• -M / -MEMBERS
  • -V / -VSTS Instructs Tabular Editor to output logging/error messages in a format that Azure DevOps (formerly known as Visual Studio Team Services - VSTS) can pick up. Should always be present when running Tabular Editor in an Azure DevOps pipeline.
  • -W / -WARN This flag instructs Tabular Editor to output information about unprocessed objects as warning messages. If not specified, information about unprocessed objects would still be outputted to the log, but it would be purely informational. Objects become unprocessed for example when adding a new column to a table, changing a calculated column or calculated table expression, etc.
  • -E / -ERR In some situations, Analysis Services may indicate that the model contains errors after an otherwise succesful deployment. For example, when the model contains measures with invalid DAX code. If this flag is enabled, such errors will instruct Tabular Editor to pretend that the deployment itself failed, such that the DevOps pipeline will not proceed with subsequent tasks. If not set, Tabular Editor will still report the error in the log, but the DevOps pipeline will continue execution of subsequent tasks.

Releasing to additional stages

Now that your deployment to Dev completed succesfully, simply clone the Dev stage a number of times for each additional environment you have, and set up relevant triggers according to your preferences. At a minimum, you probably want to set up pre-deployment approval on your Test / UAT and Prod stages, to avoid continuous integration to those stages (see section below).

Once done, go back to the “Variables” tab. It’s time to adjust the scopes of our variables to account for the different environments we’re deploying to. First, set the scope of the 3 variables you created initially to your first stage, “Dev”. Then add 3 new similarly named variables. If any of your variables have the same value throughout the stages, you don’t have to add multiple copies but can leave the variable under the “Release” scope.

Screenshot 2020-06-20 at 22 31 55

To get a better overview of how the variables are scoped, you can switch the view to “Grid” mode:

Screenshot 2020-06-20 at 22 33 26

If you want to reuse variables across multiple release pipelines, or if some variable values should be picked up from an Azure Key Vault, use Variable Groups instead.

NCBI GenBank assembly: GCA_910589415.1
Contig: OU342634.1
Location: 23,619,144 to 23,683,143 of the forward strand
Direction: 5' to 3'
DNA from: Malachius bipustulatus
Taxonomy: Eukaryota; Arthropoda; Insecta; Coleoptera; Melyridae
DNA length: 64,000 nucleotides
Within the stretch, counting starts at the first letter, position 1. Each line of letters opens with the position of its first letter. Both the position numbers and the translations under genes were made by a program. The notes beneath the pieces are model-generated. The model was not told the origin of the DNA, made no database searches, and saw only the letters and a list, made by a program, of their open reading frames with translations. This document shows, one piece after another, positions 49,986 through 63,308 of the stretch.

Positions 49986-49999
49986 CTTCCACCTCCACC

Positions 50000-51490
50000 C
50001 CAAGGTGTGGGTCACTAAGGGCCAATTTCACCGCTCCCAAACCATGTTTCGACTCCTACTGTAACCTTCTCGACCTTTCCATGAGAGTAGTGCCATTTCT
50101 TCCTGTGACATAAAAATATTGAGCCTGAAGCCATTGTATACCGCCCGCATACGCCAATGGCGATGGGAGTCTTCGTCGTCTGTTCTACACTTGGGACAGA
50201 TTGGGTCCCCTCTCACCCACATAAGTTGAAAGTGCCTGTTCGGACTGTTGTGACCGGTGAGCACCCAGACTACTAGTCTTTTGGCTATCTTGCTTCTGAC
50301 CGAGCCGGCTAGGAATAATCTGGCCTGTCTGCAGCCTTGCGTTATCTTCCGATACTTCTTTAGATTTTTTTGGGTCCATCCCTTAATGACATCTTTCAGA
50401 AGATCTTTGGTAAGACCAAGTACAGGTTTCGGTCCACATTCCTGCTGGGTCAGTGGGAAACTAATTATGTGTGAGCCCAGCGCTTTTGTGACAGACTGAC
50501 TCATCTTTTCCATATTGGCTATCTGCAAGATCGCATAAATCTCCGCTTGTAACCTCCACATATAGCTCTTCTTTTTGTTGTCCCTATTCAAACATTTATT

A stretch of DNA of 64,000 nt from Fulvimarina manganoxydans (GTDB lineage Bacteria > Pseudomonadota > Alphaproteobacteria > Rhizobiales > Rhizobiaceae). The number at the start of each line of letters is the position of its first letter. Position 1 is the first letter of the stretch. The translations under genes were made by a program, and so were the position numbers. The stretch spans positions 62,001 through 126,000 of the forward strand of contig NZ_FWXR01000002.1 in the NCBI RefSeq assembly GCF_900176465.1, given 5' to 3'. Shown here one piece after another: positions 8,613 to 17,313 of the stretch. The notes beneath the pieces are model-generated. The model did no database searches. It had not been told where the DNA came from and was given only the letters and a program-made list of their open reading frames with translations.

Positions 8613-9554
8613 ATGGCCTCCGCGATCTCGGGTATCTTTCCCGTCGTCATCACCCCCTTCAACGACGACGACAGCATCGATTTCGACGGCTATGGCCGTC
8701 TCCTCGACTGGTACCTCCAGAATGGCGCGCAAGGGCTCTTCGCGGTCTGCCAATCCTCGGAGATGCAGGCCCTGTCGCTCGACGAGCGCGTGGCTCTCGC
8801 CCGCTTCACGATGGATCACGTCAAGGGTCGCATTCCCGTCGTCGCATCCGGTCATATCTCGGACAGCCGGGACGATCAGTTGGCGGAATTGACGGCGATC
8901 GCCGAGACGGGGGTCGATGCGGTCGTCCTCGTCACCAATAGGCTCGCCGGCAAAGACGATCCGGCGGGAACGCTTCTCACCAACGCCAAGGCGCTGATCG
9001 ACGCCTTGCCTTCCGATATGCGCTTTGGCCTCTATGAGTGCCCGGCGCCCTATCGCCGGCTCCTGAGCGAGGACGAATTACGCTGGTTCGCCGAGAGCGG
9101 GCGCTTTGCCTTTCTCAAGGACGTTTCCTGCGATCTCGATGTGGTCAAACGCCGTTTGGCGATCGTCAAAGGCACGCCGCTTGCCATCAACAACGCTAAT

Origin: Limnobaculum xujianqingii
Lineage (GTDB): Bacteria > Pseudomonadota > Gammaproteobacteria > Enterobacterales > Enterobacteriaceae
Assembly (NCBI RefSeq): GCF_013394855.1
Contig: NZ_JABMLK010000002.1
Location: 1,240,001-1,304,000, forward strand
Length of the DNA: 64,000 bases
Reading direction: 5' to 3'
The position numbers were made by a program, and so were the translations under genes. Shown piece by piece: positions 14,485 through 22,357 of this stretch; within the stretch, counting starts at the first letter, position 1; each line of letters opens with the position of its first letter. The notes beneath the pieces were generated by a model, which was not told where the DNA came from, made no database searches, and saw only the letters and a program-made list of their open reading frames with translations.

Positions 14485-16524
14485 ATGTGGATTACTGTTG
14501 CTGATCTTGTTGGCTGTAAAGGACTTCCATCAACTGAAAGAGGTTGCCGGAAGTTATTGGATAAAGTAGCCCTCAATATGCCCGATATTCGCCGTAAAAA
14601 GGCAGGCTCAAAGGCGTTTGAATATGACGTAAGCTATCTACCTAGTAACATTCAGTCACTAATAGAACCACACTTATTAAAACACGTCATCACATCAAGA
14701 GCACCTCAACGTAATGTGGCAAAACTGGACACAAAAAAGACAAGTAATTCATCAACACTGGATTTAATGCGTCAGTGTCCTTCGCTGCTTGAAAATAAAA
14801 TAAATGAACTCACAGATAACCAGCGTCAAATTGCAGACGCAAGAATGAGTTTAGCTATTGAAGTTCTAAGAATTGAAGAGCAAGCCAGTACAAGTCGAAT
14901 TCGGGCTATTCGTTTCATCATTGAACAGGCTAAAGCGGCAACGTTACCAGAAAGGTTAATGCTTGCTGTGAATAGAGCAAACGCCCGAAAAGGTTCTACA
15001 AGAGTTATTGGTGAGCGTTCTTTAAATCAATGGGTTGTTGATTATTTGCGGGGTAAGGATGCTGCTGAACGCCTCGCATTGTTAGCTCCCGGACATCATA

Release triggers

The final thing you might want to consider, is to enable continuous integration/deployment. Go back to the Pipeline tab, and click the little “lightning icon” on the artifact of the pipeline. Enable the continuous deployment trigger. This will automatically start your release pipeline on all stages that are set to trigger “After release”, once a new build is available on the build pipeline that produces the artifact. Stages that are set to trigger “After stage”, will only be deployed once the previous stage is succesfully deployed. Stages that are set to trigger “Manual only”, will need user interaction for deployment.

On the picture below, we have set up continuous deployment on our “Dev” and “CI Test” stages. However, the “UAT” stage and the “Prod” stage requires pre-deployment approval from someone, and the latter also requires a succesful release on both “CI Test” and “UAT”. Keep in mind that we could have additional tasks on one of the stages - for example, running a set of tests against Analysis Services, to ensure business logic or performance benchmarks are satisfied.

Screenshot 2020-06-20 at 22 47 54

Even when you set your first stage to “After release”, you may also need to set up a trigger on your build pipeline, to get the build artifacts produced automatically in the first place. For example, you can set it up so that it is automatically triggered whenever a commit is made to a Git branch that starts with the name “/release/…”, or something like that. That way, triggering a full build and release to your Dev environment is just a matter of forking your code into a new branch that follows a certain name pattern. Once the build succeeds, your release pipeline is then automatically triggered, and the train is moving…

Branch policies

For larger projects, the recommendation is to set up a Git branch policy on your master or development branch, to ensure that no commits are made directly to this branch. Changes can only be made through Pull Requests, so developers should branch out from development as discussed in Chapter 2. In addition to the policies specified in that chapter, you should enable build validation for the branch, using the build pipeline you created in Chapter 4, or maybe even a seperate pipeline that executes additional tests and checks. This will ensure that PRs can not be completed before the build pipeline executes succesfully, which happens automatically when the PR is created or updated. You can also assign policies for PR review if needed.

Summing up

I sincerely apologise that it has taken me this long to complete this series of articles. I set out with a clear goal of teaching the world how we can apply true, automated CI/CD principles for Analysis Services Tabular models - something that would have been very difficult without the use of Tabular Editor. When writing the first article, I only had limited experience with this setup at a few clients, and I’ve learned many things along the way. Also, Azure DevOps has seen considerable updates through the years, so it can sometimes be difficult to keep yourself up-to-date on all the relevant areas. However, once you invest the necessary time in learning the techniques shown in these articles, you’ll be extremely glad you did, and your BI developers will thank you!

As you have seen, Azure DevOps is an incredibly powerful and flexible tool for setting up automated build and releases, but other tools exist that can do many similar things - and all that’s needed for Tabular model deployment is that the tool can execute TabularEditor.exe.

If you want to see the principles in action, please check out the video below, and feel free to leave a comment in the Disqus area at the bottom of the page.

Written on June 20, 2020 by Daniel Otykier